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GOOD NEWS ON JOBS . Or not.

 
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GOOD NEWS ON JOBS: Or not. It depends on your perspective:
"Any step forward in the job market is good news for America's workers, but let's be clear: we still have a long way to go to get America working again," said Democratic presidential candidate Sen. John Kerry (Mass.), in a statement. "America is still in the worst job recovery since the Great Depression, with 2.2 million private-sector jobs lost in the Bush presidency, 8.1 million Americans still looking for work, and long-term unemployment at the highest level in twenty years."
As one might infer from Kerry's statistics (which are not the only ones out there), it will be almost impossible for Bush to head into the elections with less than a 1 million net private-sector job-loss on his hands. But if the economy really does add another 1.2 million jobs before November, I don't think it will matter what Kerry says.
 
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Those stats don't take into account how many people were added to the workforce due to population growth. What should matter is the unemployment RATE (percentages). He hasn't quoted that in a while. I wonder why.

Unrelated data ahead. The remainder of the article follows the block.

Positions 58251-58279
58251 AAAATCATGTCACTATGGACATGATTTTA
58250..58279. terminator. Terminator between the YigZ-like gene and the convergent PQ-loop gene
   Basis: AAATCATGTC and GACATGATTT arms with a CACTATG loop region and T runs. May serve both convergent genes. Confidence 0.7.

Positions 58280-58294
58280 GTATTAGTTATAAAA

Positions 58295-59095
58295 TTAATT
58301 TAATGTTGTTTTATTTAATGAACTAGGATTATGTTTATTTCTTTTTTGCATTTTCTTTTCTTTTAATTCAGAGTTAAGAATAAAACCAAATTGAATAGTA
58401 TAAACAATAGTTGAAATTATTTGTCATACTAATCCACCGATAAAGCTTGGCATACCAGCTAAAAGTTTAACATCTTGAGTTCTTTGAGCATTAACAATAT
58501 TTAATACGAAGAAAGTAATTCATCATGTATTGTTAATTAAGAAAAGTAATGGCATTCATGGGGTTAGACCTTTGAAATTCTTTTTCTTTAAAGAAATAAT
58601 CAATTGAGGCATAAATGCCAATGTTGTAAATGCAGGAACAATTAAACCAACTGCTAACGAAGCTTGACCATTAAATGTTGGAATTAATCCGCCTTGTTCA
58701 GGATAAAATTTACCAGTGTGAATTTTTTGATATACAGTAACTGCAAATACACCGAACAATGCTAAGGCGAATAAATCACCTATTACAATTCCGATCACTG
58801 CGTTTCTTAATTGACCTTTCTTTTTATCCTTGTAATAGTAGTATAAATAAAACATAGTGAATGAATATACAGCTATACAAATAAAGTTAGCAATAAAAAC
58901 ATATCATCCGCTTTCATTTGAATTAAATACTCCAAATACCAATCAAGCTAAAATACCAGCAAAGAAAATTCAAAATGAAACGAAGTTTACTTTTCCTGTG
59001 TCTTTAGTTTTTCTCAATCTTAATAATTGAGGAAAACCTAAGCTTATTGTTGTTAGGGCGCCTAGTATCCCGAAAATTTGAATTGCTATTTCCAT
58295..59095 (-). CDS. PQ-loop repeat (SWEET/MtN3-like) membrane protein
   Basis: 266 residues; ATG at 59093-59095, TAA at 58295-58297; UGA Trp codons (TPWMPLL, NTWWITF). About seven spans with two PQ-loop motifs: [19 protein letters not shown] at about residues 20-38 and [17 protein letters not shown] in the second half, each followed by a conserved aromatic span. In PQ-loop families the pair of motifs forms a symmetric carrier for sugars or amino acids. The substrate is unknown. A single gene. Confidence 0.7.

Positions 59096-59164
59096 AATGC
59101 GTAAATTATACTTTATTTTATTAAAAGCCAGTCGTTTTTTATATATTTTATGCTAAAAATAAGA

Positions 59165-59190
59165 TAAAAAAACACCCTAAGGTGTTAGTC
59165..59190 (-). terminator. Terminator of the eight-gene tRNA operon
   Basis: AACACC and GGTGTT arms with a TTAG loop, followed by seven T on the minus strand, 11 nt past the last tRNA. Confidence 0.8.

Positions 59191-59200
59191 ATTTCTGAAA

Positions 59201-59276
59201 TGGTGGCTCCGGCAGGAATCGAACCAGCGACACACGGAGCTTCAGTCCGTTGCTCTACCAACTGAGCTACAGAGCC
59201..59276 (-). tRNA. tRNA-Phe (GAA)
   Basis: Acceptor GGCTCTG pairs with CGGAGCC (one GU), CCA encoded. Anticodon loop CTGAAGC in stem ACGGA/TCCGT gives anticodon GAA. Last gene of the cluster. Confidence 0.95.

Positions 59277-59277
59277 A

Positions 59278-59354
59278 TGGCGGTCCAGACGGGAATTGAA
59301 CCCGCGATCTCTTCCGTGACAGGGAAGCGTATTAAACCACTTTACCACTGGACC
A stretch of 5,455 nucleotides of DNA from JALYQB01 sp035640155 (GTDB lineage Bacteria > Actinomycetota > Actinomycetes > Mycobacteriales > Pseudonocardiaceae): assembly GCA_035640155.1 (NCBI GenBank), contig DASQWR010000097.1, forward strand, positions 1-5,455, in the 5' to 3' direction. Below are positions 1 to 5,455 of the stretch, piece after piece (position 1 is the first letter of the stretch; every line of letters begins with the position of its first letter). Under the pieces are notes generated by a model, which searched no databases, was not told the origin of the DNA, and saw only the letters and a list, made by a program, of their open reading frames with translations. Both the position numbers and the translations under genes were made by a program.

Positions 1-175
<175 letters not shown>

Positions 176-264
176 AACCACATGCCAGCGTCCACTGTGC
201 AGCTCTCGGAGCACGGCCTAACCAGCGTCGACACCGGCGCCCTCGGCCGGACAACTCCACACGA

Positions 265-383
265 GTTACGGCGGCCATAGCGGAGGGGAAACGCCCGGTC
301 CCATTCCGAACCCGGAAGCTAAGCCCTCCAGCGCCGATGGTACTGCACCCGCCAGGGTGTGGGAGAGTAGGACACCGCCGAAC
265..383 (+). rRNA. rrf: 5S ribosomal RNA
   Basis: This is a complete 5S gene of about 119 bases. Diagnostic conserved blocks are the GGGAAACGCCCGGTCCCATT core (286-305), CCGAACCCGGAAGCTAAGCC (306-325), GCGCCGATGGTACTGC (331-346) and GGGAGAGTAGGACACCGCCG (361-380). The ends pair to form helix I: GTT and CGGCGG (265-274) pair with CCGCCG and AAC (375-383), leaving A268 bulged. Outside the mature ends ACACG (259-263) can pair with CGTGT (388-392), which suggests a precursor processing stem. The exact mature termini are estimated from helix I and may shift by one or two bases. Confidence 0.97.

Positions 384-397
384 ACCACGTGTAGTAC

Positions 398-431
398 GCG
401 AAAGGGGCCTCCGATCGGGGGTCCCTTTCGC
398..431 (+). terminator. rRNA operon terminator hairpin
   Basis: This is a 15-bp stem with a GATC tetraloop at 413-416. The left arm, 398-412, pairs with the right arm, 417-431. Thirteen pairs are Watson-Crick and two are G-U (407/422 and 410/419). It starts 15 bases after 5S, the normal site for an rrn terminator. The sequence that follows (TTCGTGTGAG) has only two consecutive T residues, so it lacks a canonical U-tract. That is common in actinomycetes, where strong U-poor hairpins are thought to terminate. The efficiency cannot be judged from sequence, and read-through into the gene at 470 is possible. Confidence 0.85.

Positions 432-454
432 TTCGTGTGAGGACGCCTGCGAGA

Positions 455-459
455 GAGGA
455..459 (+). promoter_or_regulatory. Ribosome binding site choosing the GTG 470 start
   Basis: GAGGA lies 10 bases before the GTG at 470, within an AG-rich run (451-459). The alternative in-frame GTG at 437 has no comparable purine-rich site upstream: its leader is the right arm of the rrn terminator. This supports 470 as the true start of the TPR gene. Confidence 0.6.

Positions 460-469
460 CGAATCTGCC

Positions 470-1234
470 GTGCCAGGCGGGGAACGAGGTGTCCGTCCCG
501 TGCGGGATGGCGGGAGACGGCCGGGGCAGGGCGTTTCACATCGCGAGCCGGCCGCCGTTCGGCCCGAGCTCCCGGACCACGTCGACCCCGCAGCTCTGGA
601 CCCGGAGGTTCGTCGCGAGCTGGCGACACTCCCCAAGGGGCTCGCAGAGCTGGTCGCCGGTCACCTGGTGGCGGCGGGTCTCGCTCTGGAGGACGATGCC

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Of course they don't. Kerry would hardly show statistics in a way that make president Bush look good.
His entire rant is just a cheap little lie to attack the president in an attempt to get a few more votes.
In reality the growth of the job market in real terms has never been larger than in the last half year or so and unemployment (while not at an alltime low) is down quite a bit.
This of course doesn't affect the white-collar workers being outsourced to Asia/Pac region, but it does at last (after 20 years) offer some hope for the masses of unemployed blue-collar workers that they might get a job again.
Quite a few of the jobs lost during the last 4 years were lost due to tax and other laws implemented during the Clinton era which caused a lot of bankruptcies and caused other companies to flee for cheaper shores.
Kerry of course would never admit that, as it places his own ideas in a bad light.
He would also not mention that it took president Bush and his team only 3 years to reverse the worst economic downturn of the last 70 years and get the economy growing again in under 2 years from the point the downturn stopped.
That too would make the president Bush look good.
He'll also never mention himself opposing just about every single plan that turned out to have a positive effect on the economy.
 
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Pure political commentary removed for being off topic.
--Moderator

[ May 08, 2004: Message edited by: Mark Herschberg ]
 
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Pure political commentary removed for being off topic.
--Moderator

[ May 08, 2004: Message edited by: Mark Herschberg ]
 
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Please note that I removed a few posts. As per the standing policy in this forum, economic discussions are welcome, and we recognize that they do touch on politics. Discussions about candidates economic policies are fine.
However, opinions on politicians in general, and their general policies should not be discussed in this forum. Yes, I recognize that things are interconnected (e.g. foreign policy effects oil prices which effects economic growth), but such open ended discussions would quickly turn this forum into another Meaningless Drivel.